Due to planned maintenance, a number of eresources will be unavailable on Sunday 19 August. This includes Ancestry Library Edition, Ebooks and ProQuest.
This beautiful edition of Strabo’s ‘kolossourgia’, or colossal work, published with commentary by Isaac Casaubon, has been acquired for the Library’s collections.
Titled Strabonis rerum geographicarum libri IIXV [with] Isaaci Casauboni commentaries et castigations (The 17 books about geographical matters by Strabo, with commentary and notes by Isaac Casaubon), this book was published in 1587, and is one of the earliest printed editions of Strabo’s work.
Strabo (64/63 BC – c. AD 24) was a Greek philosopher, geographer and historian who travelled extensively throughout his life. This book, the earliest known surviving compendium of geographic information, is mostly based on classical Greek sources, but it also contains many anecdotes of Strabo’s from his travels. It is a sprawling work, covering a variety of subjects including the history of geography, linguistics, religion and biography. Strabo’s background as a historian and personal interest in particular topics is evident in this book – there is a focus on geology, fishing, wine growing and sculpture.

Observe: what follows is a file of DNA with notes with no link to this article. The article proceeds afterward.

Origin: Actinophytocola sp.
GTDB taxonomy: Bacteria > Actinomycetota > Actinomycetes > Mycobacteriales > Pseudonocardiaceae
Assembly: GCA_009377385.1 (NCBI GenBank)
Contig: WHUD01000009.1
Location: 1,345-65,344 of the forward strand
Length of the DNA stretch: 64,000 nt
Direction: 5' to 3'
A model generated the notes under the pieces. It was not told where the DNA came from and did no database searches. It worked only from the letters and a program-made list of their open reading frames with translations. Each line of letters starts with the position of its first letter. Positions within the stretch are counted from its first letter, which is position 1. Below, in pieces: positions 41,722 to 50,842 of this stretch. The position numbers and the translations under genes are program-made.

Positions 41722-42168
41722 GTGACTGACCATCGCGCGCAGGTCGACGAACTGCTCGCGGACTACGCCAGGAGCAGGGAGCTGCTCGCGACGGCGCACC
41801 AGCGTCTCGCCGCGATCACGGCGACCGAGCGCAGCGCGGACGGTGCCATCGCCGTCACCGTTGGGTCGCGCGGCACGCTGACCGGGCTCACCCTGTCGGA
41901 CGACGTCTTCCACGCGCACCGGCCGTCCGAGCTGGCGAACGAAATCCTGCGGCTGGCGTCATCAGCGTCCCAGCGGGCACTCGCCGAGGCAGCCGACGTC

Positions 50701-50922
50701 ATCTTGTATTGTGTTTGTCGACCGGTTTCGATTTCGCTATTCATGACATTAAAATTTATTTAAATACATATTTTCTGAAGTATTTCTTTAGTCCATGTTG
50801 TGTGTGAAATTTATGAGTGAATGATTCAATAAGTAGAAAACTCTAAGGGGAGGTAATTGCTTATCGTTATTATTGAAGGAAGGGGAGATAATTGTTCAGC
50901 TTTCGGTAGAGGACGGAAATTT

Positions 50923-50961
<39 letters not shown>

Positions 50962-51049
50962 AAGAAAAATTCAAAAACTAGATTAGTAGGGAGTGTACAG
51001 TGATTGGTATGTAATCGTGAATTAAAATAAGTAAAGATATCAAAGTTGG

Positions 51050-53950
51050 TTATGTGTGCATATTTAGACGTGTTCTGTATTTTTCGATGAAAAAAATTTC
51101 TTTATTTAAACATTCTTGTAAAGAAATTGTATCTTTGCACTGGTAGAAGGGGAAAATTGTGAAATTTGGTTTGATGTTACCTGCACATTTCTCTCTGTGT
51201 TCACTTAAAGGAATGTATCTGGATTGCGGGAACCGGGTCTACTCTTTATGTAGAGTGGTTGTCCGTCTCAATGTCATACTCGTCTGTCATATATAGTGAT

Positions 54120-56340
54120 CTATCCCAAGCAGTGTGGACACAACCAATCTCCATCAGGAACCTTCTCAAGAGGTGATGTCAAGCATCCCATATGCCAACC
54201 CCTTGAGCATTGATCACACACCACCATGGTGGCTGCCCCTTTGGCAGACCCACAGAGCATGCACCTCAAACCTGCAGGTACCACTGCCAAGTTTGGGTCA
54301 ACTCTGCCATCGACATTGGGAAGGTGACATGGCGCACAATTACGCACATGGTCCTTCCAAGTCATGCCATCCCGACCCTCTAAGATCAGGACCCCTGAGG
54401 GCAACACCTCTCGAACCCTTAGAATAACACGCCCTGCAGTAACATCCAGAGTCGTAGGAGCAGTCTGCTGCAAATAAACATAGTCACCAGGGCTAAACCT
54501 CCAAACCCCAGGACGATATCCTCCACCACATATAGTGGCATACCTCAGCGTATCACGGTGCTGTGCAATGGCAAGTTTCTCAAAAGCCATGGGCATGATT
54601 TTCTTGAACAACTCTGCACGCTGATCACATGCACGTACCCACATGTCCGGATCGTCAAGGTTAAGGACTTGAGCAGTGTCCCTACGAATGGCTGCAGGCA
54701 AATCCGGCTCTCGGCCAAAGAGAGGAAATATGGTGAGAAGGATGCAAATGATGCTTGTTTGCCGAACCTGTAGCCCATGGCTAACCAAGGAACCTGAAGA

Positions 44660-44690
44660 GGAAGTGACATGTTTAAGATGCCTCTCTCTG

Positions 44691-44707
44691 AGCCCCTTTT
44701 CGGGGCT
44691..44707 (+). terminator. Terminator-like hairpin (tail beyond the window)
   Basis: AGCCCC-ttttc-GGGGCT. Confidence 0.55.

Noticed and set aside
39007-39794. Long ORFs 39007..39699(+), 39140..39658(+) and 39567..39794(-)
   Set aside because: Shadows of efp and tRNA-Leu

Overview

Strabo appears to have written this book for the educated general public of the Roman Empire, stating that readers should have basic knowledge of mathematics and be familiar with a globe. The work is therefore an important insight into the geographical knowledge available to the ancient Greeks and Romans.
Casaubon commissioned Rumold Mercator, the son of Gerard Mercator, to create a double hemisphere world map for the book . Included in the map is the unknown terra Australis, depicted as a large continent covering the southern hemisphere. New Guinea is shown as an island, with a caption noting that it may be part of a continent. You can view a digitised copy of this map here: Orbis Terrae Compendiosa Descriptio.
This is not the very first printed edition, but it is considered the first complete and accurate printed edition, as previous versions were based on imperfect texts and inaccurate translations. In publishing Strabo’s work, Casaubon had the advantage of access to more faithful reproductions of the text through his father in law, the publisher Henri Estienne. It is also the first printed edition to include commentary on the text. Isaac Casaubon’s work was so well regarded that it remained the basis of subsequent editions for three centuries.
This book is held in the Mitchell Library at MRB/Q111.